A really interesting concept, well-executed. (Nobel Prize winner, so go figure.) That concept was also a permanent distraction, however. Especially wh...moreA really interesting concept, well-executed. (Nobel Prize winner, so go figure.) That concept was also a permanent distraction, however. Especially when the plot would deviate from the 'real' story. Although the deviations did at least keep it all from being totally predictable. For the second-to-last chapter, I know basically nothing about the theme, but even then I kept wondering which bits would be familiar if I did, and just generally felt guilty for knowing so little. Subplots involving supporting characters in that final section were clear just from current events, though. Really interesting look at another culture as well, since the issues of modern Egypt bled through. Brings up thoughts about how the story would go if written by someone in another -- any other -- country.(less)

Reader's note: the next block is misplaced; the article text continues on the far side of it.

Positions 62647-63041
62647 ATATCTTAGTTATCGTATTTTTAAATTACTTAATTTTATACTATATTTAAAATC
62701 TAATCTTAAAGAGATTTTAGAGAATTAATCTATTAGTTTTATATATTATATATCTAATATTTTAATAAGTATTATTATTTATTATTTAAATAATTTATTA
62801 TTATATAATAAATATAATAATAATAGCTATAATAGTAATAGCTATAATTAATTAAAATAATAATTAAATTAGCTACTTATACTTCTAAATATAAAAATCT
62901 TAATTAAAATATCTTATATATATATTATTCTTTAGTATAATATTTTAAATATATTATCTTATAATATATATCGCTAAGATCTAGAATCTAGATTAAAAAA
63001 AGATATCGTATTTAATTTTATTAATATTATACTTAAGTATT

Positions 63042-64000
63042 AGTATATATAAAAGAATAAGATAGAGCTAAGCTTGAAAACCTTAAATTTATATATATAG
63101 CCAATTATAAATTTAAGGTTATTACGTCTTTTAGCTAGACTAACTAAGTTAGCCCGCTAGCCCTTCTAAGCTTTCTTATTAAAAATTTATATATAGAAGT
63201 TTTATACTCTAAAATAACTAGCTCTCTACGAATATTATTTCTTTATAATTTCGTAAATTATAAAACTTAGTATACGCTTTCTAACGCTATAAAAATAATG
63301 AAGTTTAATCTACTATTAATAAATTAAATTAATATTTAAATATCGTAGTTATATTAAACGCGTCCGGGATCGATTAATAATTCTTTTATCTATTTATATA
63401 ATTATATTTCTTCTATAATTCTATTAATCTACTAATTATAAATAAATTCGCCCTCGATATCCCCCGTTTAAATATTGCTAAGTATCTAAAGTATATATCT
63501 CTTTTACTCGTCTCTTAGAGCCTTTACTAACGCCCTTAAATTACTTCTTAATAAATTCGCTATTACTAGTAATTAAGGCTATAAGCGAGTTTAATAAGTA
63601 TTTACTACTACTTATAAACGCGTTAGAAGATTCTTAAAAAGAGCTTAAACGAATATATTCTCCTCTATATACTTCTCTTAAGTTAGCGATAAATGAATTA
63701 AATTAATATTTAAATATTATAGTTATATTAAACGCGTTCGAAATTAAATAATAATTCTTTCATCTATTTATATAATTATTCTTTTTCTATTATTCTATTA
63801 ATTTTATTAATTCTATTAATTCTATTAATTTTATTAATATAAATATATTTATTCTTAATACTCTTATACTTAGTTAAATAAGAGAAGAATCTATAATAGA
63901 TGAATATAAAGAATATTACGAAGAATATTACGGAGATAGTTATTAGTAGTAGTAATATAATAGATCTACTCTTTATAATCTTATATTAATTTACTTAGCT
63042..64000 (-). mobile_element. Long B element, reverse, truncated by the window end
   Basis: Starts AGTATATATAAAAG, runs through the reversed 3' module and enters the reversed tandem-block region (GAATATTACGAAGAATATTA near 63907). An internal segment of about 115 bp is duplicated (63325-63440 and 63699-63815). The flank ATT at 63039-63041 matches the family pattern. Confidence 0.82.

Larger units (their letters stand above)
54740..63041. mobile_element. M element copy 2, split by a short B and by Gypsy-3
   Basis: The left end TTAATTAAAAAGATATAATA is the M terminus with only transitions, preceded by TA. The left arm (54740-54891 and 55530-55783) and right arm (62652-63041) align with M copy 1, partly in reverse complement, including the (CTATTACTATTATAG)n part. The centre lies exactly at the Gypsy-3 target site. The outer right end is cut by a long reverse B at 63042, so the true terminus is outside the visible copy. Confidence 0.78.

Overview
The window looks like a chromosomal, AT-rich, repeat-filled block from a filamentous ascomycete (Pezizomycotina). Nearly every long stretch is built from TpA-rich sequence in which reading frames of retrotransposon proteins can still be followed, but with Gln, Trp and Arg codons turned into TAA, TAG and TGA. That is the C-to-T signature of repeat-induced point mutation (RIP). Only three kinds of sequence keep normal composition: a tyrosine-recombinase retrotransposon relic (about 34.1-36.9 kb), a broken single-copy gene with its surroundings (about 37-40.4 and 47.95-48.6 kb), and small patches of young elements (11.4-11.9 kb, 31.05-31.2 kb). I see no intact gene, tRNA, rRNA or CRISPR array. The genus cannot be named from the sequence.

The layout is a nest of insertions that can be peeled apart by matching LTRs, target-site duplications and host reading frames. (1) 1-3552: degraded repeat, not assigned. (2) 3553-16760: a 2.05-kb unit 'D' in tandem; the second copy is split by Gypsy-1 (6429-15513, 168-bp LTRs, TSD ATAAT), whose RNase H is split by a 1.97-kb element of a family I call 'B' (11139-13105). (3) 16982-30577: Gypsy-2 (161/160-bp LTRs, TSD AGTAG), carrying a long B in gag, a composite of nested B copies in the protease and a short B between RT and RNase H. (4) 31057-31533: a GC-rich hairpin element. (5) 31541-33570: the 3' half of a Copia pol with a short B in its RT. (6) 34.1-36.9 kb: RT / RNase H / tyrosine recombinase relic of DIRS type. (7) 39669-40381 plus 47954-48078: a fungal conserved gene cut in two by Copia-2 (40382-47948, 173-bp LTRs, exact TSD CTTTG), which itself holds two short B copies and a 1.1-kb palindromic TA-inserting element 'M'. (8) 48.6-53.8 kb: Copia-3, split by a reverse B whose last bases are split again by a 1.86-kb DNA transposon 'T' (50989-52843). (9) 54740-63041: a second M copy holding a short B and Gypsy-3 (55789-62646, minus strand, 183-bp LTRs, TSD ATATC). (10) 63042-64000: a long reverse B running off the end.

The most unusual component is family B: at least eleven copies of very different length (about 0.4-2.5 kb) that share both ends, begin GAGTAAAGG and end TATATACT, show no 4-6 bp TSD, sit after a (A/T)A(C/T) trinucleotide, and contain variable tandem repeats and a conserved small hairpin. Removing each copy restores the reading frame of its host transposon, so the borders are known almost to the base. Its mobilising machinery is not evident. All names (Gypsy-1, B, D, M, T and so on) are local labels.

This was from 1996; I wish he'd do another. (He did a limited-run signed thing in 2006 that is already sold out.) I'd love to buy this one, but it's o...moreThis was from 1996; I wish he'd do another. (He did a limited-run signed thing in 2006 that is already sold out.) I'd love to buy this one, but it's out of print and used copies are around $150. There's one two-page spread I would probably even slice out and frame. Fun and quirky but also very lovely. And definitely European.(less)
I picked this up because it sounded similar to Laura Shapiro's Something From the Oven. It was, but not quite as fun. Drier, although not stodgy and a...moreI picked this up because it sounded similar to Laura Shapiro's Something From the Oven. It was, but not quite as fun. Drier, although not stodgy and academic. The gender angle was important but not clearly addressed. Maybe I just haven't read enough on gender. There were few theories on motivations, etc. It's good to be objective, but I was expecting at least food for thought.